The concept of the electric fence was first described in Mark Twain's A Connecticut Yankee in King Arthur's Court, in 1889, as a defensive weapon.
Electric fences were used to control livestock in the United States in the early 1930s, and electric fencing technology developed in both the United States and New Zealand.
An early application of the electric fence was developed in 1936-1937 by New Zealand inventor William "Bill" Gallagher Sr. Built from a car's ignition coil and a meccano set, Gallagher used the device to keep his horse from scratching itself against his car.
Gallagher later started a company to improve and market the design.
In 1962, another New Zealand inventor, Doug Phillips, invented the non-shortable electric fence based on capacitor discharge. This significantly increased the range an electric fence could be used from a few hundred yards to 35 miles, and reduced the cost of fencing by more than 80%. The non-shortable electric fence was patented by Phillips and by 1964 was manufactured by Plastic Products, a New Zealand firm, under the name "Waikato Electric Fence." This idea was to replace ceramic with plastic insulators. A variety of plastic insulators are now used on farms throughout the world today.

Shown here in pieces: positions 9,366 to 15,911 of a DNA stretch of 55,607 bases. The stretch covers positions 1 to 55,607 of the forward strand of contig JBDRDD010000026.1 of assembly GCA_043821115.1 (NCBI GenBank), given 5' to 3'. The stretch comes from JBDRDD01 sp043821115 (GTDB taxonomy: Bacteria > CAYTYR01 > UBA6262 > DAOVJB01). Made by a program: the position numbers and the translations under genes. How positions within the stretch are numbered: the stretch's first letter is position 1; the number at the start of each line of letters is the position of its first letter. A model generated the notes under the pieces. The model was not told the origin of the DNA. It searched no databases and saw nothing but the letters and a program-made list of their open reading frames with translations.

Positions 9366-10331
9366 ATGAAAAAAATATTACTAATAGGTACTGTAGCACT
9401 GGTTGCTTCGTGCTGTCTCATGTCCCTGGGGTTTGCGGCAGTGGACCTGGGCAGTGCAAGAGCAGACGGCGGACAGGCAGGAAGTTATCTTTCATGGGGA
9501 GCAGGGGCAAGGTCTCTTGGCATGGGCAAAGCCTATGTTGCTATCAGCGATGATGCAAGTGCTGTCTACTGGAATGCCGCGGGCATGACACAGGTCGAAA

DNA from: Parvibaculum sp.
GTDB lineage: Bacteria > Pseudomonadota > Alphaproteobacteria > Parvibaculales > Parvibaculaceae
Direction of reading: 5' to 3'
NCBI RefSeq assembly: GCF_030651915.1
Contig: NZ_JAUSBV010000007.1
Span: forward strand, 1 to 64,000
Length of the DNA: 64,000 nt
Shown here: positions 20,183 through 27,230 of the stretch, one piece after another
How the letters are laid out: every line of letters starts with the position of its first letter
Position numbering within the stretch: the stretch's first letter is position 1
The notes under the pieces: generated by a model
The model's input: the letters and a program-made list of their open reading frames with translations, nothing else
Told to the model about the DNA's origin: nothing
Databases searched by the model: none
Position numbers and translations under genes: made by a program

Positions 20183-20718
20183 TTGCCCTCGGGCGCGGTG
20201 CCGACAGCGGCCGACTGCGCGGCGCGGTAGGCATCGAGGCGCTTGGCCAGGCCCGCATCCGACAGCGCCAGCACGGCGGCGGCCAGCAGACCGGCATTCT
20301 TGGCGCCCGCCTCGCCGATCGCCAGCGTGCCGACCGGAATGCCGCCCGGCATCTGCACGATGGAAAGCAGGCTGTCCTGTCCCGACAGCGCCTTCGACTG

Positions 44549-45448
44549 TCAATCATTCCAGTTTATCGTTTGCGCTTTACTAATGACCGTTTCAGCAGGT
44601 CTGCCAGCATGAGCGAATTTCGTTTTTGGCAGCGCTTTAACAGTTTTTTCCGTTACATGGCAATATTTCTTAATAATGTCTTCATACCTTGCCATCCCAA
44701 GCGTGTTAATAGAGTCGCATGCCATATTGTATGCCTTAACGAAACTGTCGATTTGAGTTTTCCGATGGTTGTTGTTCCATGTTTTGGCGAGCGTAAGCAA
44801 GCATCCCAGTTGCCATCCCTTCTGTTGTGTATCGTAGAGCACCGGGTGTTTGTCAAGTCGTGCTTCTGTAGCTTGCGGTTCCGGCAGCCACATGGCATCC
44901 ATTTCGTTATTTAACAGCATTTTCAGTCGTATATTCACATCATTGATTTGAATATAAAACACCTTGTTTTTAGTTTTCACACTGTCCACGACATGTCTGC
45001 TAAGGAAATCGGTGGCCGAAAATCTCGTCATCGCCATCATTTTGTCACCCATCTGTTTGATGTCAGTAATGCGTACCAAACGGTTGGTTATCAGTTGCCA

In 1969 Robert B. Cox, a farmer in Adams County, Iowa, invented an improved electric fence bracket and was issued United States Patent No. 3,516,643 on June 23, 1970.
This bracket improved electric fences by keeping the wire high enough above the ground and far enough away from the fence to permit grass and weeds growing beneath the wire to be mowed.
The brackets attached to the posts by what may be called a "pivot bind" or "torsion-lock." The weight of the bracket, the attached insulator and the electric wire attached to the insulator bind the bracket to the post.